Pfizer (PFE -0.57%) and BioNTech (BNTX -0.48%) are on the cusp of producing phase 3 data that could show their coronavirus vaccine, BNT162, protects participants from developing COVID-19 better than placebo. But investors should be aware that there are some caveats that could result in a negative clinical trial even if the vaccine actually helps patients.
1. Early infection
The clinical trial starts classifying patients as a positive for COVID-19 if the test occurs seven days after the second and final dose of the vaccine. Pfizer and BioNTech set the measurement based on the formation of antibodies in participants enrolled in earlier-stage studies, but if it takes longer to fully protect participants, some of the participants who received the vaccine could become infected between Day 7 and when the participant is truely protected, which would reduce the perceived effectiveness of the vaccine.
2. Virus in the nose
The vaccine is designed to create antibodies that can bind and inhibit the coronavirus once it enters the blood stream. But the tests for COVID-19 look for virus in patients' noses.
Participants in the study could be protected from the coronavirus, but still test positive for COVID-19 because the immune system doesn't wipe out the virus in the nose and upper respiratory tract where the test sample is taken.
It's possible that a participant might end up being exposed to the virus, not end up developing COVID-19, but still be counted as a positive case based on detection of the virus in the patient's nose.
3. False positive testing
COVID-19 tests aren't 100% accurate. A study of 90 patients who were tested with a COVID-19 test developed by Danaher's (DHR -0.45%) Cepheid unit, which is being used in Pfizer and BioNTech's study, produced two false positive results.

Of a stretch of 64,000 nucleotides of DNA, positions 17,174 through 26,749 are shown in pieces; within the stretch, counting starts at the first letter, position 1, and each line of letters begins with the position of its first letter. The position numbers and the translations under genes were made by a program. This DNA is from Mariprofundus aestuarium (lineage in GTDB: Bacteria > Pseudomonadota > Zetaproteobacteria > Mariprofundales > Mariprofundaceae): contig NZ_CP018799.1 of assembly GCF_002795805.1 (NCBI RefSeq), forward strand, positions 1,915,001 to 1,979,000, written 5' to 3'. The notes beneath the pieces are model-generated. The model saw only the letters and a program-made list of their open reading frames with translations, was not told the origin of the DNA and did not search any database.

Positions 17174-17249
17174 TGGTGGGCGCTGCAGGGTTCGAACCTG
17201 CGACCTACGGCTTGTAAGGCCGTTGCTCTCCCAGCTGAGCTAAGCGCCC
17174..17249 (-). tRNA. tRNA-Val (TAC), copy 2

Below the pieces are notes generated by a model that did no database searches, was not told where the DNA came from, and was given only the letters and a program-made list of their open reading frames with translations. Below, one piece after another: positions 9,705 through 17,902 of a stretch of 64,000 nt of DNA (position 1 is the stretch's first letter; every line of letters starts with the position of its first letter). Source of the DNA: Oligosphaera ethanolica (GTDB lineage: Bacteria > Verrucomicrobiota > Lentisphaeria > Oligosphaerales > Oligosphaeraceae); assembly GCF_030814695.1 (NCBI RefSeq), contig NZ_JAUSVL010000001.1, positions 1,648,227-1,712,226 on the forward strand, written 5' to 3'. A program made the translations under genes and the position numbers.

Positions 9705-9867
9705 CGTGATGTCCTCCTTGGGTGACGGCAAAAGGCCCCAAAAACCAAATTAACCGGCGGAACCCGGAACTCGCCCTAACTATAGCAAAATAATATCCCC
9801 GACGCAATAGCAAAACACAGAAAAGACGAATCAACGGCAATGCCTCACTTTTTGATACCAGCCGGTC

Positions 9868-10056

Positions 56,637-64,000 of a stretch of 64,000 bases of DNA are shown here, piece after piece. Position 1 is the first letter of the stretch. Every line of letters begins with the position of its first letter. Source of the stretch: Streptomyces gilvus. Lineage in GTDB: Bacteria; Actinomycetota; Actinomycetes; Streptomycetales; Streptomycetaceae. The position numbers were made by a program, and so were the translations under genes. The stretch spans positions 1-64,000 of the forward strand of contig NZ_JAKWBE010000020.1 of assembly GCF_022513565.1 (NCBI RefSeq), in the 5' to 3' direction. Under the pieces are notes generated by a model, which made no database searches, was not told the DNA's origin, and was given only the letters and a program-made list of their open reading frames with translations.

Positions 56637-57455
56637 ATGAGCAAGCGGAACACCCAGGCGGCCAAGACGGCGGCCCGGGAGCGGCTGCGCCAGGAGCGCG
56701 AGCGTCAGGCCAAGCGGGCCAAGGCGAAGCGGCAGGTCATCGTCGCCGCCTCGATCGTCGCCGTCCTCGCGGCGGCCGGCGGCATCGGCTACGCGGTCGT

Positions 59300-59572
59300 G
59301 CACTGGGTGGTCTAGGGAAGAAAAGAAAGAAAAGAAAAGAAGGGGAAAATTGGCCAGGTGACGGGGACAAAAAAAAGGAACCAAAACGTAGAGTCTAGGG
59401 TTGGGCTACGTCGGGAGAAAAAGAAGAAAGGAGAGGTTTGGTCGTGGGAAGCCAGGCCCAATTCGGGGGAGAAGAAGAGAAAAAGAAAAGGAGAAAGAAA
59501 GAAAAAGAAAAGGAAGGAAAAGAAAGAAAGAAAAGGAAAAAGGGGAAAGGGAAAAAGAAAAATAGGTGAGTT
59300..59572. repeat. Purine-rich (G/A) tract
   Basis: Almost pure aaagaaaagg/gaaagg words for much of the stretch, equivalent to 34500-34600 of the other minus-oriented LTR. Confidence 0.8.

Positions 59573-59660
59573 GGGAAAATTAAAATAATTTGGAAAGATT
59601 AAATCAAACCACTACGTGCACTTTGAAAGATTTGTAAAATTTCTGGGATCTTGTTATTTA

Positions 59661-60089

Pfizer and BioNTech's study also requires patients to have at least one symptom within four days before or after the positive test to be counted as a positive COVID-19 case, but many of the symptoms, including fever, cough, soar throat, diarrhea, and others, are associated with other more benign diseases.
With 21,000 volunteers in the study having received the vaccine, it's easy to imagine that there might be a few participants who get a false positive test and also have one of those rather benign symptoms.
Hard to handicap
While all three issues are theoretically possible, it's hard to determine how much they'll end up effecting the patients who received the vaccine in the clinical trial. Unfortunately, even a small effect could sway the results, considering that the early study results hinge on very small numbers.
The first interim analysis, for example, comes after just 32 people in the study have developed COVID-19. If six or fewer cases come from the group who received the vaccine, the study will be deemed a success, but a single false positive positive person in the group could push the analysis beyond the success criteria.
Of course, it's equally likely that the three issues will result in a false positive in the placebo group, but a false negative in each group could still end up skewing the results against a statistically significant result. Consider the possibility that a true result would result in six participants who were given the vaccine getting COVID-19 while 26 participants who received placebo developed COVID-19. Add in just one additional false-positive to each group before the true readout, and now the ratio could be 7:25 after 32 cases, resulting in a negative interim result.
There are multiple interim analyses of the study, so one miss isn't necessarily the end of the world, but a cumulative addition of false-positive patients could potentially negate the final measurement, which will be taken after 164 positive COVID-19 cases.